Municipalities and states around the country have their teeth in the greedy hides of the big pharmaceutical companies, and they're going to punish them for charging exorbitant prices for drugs.

How? Easy enough. They'll import prescription drugs from Canada, where the same products made by the same (mostly American) companies cost consumers substantially less. Congress is pressuring President Bush to allow reimportation, and we have the folks at FOX News saying that Americans would save from "30 to 300 percent of the cost." I'll let someone else take the folks at Fox (NYSE:FOX) to task for their abysmal math skills.

All these assumptions are great, except that reimportation won't work, not on a large scale. And if it did work, it would be a disaster for health care here and in Canada. Unfortunately for the states and cities seeking to reimport, what works on an individual scale cannot work writ large.

We've already seen the first shot fired, as Pfizer (NYSE:PFE) -- as Brian Gorman noted in his fantastic article yesterday -- cut off supplies to several Canadian wholesalers. I disagree with the notion that pharmaceutical companies would allow massive reimportation from Canada to have an impact on their bread-and-butter U.S. market. When push comes to shove, Canada -- not the drug companies -- will feel the pinch.

Canada, by population, is one-tenth the size of the U.S. Its market for drugs is substantially smaller than the $200 billion worth consumed here. And here's the thing: Drugs are not "cheaper" in Canada. They're made less expensive for the consumer by the state's imposition of substantial price controls. The "cost" of a pill consumed in Canada is identical to one consumed in this country.

So, you know who's going to shut this down? One of two entities: the drug companies themselves or the Canadian government.

It works this way: Pfizer knows how much Viagra is being consumed in Canada. At some point, it can say, "We know how much Canadians consume by themselves, and it's substantially lower than the amount we're selling there now. We'll solve this by limiting the amount of Viagra we send to Canada to the amount they were consuming in 2003."

Seriously, a company the size of Merck (NYSE:MRK) doesn't need to sell to Canada. And if its operations in Canada are cannibalizing its U.S. market, don't think for a second that the company wouldn't demand that Canada fix the problem itself, lest Merck sell to Canadian sources all of its drugs for the same exact price that it sells them in the U.S. Given the endgame choice between putting its foot down and demanding that Canada control its borders or allowing its share price to crash due to billions in profits rushing out the door, is it that hard to figure what Merck would do?

Merck doesn't need Canada. Bristol-MyersSquibb (NYSE:BMY) doesn't need Canada. GlaxoSmithKline (NYSE:GSK) doesn't need Canada. These companies sell to Canada cheaply because they can make it up elsewhere -- in the U.S. When "elsewhere" is at risk, and Canadian reimportation's the cause, then Canada may have a problem. If Merck caps the amount of Zocor it ships to Canada, who do you think is going to have priority access: a clinic in Moose Jaw or the city of Seattle?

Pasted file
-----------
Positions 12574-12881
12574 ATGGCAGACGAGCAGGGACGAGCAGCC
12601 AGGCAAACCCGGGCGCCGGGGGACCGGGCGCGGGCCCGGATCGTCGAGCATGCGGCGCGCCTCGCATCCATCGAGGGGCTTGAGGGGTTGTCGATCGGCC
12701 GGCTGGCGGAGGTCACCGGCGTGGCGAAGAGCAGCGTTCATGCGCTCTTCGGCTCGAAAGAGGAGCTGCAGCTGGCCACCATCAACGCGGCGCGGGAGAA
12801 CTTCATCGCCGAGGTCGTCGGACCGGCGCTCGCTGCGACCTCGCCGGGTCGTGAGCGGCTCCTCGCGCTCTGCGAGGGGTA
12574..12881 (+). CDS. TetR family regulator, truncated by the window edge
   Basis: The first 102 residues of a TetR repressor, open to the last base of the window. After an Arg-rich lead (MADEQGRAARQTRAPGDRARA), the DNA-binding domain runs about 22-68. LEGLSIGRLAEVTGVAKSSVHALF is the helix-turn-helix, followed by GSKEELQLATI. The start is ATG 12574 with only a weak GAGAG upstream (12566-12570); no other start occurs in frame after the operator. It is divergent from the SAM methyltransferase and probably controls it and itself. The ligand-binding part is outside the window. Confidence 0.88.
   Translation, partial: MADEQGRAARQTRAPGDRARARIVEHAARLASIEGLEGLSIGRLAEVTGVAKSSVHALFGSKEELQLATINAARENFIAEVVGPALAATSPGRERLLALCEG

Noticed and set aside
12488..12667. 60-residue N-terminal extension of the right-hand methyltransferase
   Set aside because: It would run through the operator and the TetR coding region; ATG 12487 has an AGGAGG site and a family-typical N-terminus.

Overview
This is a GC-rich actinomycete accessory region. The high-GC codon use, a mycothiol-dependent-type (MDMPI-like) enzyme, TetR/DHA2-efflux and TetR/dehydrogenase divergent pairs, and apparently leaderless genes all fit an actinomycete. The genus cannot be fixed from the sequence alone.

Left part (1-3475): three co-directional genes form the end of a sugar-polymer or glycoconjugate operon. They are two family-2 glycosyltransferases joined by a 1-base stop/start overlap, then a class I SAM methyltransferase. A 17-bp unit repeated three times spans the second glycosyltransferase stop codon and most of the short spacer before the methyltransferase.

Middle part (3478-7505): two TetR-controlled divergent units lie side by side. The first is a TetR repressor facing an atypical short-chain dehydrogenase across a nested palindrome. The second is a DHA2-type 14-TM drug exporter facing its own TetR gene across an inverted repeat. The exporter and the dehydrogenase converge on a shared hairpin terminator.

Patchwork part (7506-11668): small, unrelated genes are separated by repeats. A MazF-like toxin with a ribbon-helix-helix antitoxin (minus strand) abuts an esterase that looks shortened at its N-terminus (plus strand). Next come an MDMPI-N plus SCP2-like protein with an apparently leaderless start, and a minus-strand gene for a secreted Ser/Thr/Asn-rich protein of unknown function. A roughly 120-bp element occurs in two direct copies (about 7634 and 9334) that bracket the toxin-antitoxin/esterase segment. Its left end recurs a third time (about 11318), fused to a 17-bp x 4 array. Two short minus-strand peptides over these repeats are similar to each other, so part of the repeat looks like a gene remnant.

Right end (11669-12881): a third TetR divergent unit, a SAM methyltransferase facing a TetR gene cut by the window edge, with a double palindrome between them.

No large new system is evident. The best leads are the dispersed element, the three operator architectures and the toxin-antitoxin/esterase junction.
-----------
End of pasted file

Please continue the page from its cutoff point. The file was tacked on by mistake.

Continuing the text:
None of this, of course, is really fair to Canada, except that by artificially setting prices, the Canadian government puts itself at risk of having suppliers say that selling there isn't worth it. Do we really believe that Canada will let its own access to these drugs be put at risk?

This isn't a very good social outcome, but Canada, along with every other country that artificially puts a ceiling on its drug prices, enjoys what's called a "free rider" benefit on the backs of U.S. drug consumers. Drug companies are able to sell medications more cheaply elsewhere because they can charge what the market will bear in the U.S. Our consumers bear the bulk of the cost it takes not just to produce and distribute drugs -- that's generally pretty cheap -- but to develop them in the first place.

One need only look at the problems facing orphan diseases -- ones that no drug company seeks to address because the market is simply economically too small to make the capital outlays worthwhile. What happens when the lower prices drug companies can count on push more diseases past being too small to address? Even a company that focuses on these smaller markets, like King Pharmaceuticals (NYSE:KG), isn't going to expend the effort if it cannot reasonably make a profit.

I don't really know, but I do know one thing: We have -- once again -- a whole slew of people who are looking at an economic issue on a single step basis without thinking about any of the additional consequences, or worse, the causes. Too easy to point the finger, I guess.

What do you think? And can you help FOX News with its abysmal math skills? Take it to ourPharmaceuticalsdiscussion board.

Bill Mann doesn't own any companies mentioned above. Please view his profile for his holdings.